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No Change in Covishield Doses, No Mixing of Vaccines, Says Centre

The Centre stated that mixing of vaccine doses is not the protocol yet. “Stick to the SOP,” it said.

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<div class="paragraphs"><p>The Union Health Ministry said that there is absolutely no change in the schedule of Covishield doses.</p></div>
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The Union Health Ministry on Tuesday, 1 June, said that there is absolutely no change in the schedule of Covishield doses and that it would continue to remain two doses, at an interval of 12 weeks.

This statement from the Centre came in response to several media reports on Monday suggested that the government is running tests to check the effectiveness of a single dose of Covishield.

“There is absolutely no change,” NITI Aayog member Dr VK Paul said on Tuesday, adding that this would be the schedule moving forward and that there should not be any confusion about this.

It was also reported that the Indian government plans to launch a study on mixing of vaccines, which could be completed in the next two months.

However, on Tuesday, the Centre stated that mixing of vaccine doses is not the protocol yet, and the same vaccines – Covishield and Covaxin – would be administered for both doses.

“Stick to the SOP,” Dr Paul said on Tuesday.

The Centre said that international research underway on the mixing of vaccines as the possibility of a positive effect is also plausible, but added that a harmful reaction cannot be ruled out either. It is an unresolved scientific question, science will settle it, the ministry said.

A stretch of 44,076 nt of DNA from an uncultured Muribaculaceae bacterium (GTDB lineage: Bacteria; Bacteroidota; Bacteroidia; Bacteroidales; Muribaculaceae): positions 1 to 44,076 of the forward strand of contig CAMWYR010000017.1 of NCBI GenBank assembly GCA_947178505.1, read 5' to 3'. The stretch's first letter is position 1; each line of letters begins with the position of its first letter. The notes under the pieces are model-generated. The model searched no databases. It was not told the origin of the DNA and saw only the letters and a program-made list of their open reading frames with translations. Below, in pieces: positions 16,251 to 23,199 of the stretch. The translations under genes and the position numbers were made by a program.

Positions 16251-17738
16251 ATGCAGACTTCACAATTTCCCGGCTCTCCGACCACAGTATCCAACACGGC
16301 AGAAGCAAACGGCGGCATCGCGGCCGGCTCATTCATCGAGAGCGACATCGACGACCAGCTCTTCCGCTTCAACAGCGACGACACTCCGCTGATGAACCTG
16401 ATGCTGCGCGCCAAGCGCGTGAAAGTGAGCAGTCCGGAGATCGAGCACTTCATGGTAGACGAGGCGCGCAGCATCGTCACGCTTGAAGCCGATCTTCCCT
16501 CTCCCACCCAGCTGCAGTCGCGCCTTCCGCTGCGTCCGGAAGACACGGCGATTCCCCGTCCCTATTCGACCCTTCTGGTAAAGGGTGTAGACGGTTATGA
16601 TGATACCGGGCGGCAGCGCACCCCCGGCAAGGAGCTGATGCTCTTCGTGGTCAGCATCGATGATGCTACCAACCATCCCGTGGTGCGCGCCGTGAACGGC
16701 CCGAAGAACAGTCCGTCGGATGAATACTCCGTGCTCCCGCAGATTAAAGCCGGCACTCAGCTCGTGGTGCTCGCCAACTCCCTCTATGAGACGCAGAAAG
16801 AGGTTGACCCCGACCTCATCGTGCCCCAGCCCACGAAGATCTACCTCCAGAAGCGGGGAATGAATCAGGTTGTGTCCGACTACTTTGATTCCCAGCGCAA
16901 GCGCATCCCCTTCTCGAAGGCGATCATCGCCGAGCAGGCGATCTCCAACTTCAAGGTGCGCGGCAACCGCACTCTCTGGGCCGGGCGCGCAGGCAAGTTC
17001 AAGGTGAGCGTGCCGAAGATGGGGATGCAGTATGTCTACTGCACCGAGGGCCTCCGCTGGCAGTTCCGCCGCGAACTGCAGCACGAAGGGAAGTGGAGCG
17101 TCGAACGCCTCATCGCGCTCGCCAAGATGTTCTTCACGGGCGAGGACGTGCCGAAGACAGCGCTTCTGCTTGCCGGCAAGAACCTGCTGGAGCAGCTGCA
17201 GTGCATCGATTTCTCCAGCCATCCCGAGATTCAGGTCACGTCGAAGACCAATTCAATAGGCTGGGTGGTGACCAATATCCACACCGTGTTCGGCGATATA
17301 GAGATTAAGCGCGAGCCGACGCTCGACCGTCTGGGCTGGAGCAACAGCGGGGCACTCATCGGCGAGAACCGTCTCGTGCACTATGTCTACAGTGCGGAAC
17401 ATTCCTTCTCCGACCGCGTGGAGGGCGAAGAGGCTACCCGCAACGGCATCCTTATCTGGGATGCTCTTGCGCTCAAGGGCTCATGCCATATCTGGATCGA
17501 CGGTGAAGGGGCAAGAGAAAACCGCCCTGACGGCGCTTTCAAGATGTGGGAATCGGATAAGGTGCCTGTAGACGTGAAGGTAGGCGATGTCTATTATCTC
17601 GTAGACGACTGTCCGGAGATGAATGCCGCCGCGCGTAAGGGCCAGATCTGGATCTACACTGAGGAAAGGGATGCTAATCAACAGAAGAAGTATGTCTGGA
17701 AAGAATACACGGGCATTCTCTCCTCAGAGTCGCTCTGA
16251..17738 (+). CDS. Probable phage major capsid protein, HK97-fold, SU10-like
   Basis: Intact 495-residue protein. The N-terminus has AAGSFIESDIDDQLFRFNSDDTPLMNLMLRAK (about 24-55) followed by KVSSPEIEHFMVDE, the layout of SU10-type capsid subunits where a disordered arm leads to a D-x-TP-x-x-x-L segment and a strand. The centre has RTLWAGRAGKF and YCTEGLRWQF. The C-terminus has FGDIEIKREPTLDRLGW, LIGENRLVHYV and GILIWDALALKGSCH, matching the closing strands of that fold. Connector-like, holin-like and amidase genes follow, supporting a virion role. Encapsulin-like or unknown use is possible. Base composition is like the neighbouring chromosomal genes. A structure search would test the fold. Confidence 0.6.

Meanwhile, Director General of the Indian Council of Medical Research (ICMR) Balram Bhargava also reiterated that there is no shortage of vaccine.

“By mid-July or August, we will have enough doses to vaccinate 1 crore people per day. We are confident of vaccinating the whole population by December,” he added.
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'Impact of COVID May Increase in Children'

Concerned with the impact of COVID on children, Dr VK Paul, Member (Health), NITI Aayog said that the virus may change its behaviour in the pediatric population.

“The impact of COVID-19 may increase in children. The data has shown that a low number of children are being admitted to hospitals. We’re pushing preparedness,” he said.

Paul said that COVID-19 in children has been found in two ways— while some have reported pneumonia-like symptoms, some cases of a multi inflammatory syndrome have been found among children who recently recovered from COVID-19.

"The focus on childhood COVID disease is gaining our attention. The pediatric population is generally asymptomatic. They often get infections but their symptoms are minimal or nil. The infection has not taken serious shape in children," he added.

(At The Quint, we are answerable only to our audience. Play an active role in shaping our journalism by becoming a member. Because the truth is worth it.)

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